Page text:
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This Ad Crushes the Stereotype About "Leftover Women" in China

This Ad Crushes the Stereotype About "Leftover Women" in China

Pressure by relatives and parents to get married is an age-old story. But in China, unmarried women over the age of 25 are often given a label called "sheng nu," which translates to "leftover woman."

A Procter & Gamble skincare brand in China called SK-II is addressing this derogatory label in a 4-minute, documentary-style "Marriage Market Takeover" commercial and a campaign to #ChangeDestiny.

The video follows the stories of several women and their parents who explain what the term means to them and why they considered their daughters to be "leftover women."

In a heartbreaking moment, a daughter tries to fight back her tears when her mother attempts to explain why she is labeled a "leftover woman."

"She's not pretty ... that is why she is a leftover woman," the mother says. The father later adds, "If she can't find the one, it will be heart disease for me."

Another woman featured in the video explains that in Chinese culture respecting your parents is of utmost importance and not getting married is a big sign of disrespect.

Although the message of "leftover women" has also reportedly been used in some of China’s state-run media and even an organization claiming to be a proponent of women's rights. According to BBC News, the website of All-China Women’s Federation published articles using the term "leftover woman."

"These girls hope to further their education in order to increase their competitiveness. The tragedy is, they don't realize that as women age, they are worth less and less," reads an excerpt from an article titled, "Leftover Women Do Not Deserve Our Sympathy." The piece was reportedly posted on the website of the All-China Federation of Women in March 2011.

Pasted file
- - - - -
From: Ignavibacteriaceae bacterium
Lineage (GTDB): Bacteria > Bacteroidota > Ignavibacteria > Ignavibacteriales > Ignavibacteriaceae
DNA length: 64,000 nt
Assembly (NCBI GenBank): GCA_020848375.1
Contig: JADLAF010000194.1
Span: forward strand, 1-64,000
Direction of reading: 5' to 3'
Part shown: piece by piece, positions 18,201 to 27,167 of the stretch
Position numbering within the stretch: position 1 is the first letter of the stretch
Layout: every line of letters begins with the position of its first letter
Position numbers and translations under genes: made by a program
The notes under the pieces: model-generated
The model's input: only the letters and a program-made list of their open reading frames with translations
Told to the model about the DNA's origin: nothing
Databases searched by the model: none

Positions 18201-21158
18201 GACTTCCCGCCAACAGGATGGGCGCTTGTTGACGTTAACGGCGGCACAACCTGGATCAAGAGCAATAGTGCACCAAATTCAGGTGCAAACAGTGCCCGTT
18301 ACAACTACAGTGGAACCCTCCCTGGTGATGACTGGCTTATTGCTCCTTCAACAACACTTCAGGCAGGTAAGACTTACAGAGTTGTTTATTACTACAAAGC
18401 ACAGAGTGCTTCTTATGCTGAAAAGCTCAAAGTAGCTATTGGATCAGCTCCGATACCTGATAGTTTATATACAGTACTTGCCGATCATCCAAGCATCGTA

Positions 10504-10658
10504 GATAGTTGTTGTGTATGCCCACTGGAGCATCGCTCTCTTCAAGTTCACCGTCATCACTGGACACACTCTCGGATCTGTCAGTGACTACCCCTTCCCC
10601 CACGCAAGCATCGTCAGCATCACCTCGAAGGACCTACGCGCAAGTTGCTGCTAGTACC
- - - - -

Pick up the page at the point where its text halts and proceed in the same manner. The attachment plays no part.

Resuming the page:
Census figures for China show that around one in five women between ages 25 and 29 are unmarried. And today a stark gender imbalance persists after China's abolishment of the one-child policy, which led many parents to have gender selective abortions.

In the commercial's final scene the parents of so-called "leftover women" meet to find potential suitors at the Shanghai Marriage Market.

But instead they are met with the glowing portraits of their daughters coupled with inspiring reasons they are single like, "I don't want to get married for the sake of getting married. I won't live happily that way," and, "I have a great career and there is another term called power woman."

And one woman gave a simple, but perfect reason.

"I'm happy being alone."

NEXT: Fu Ying, Former Vice Foreign Minister, China »

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Photo Credit: SK-II/YouTube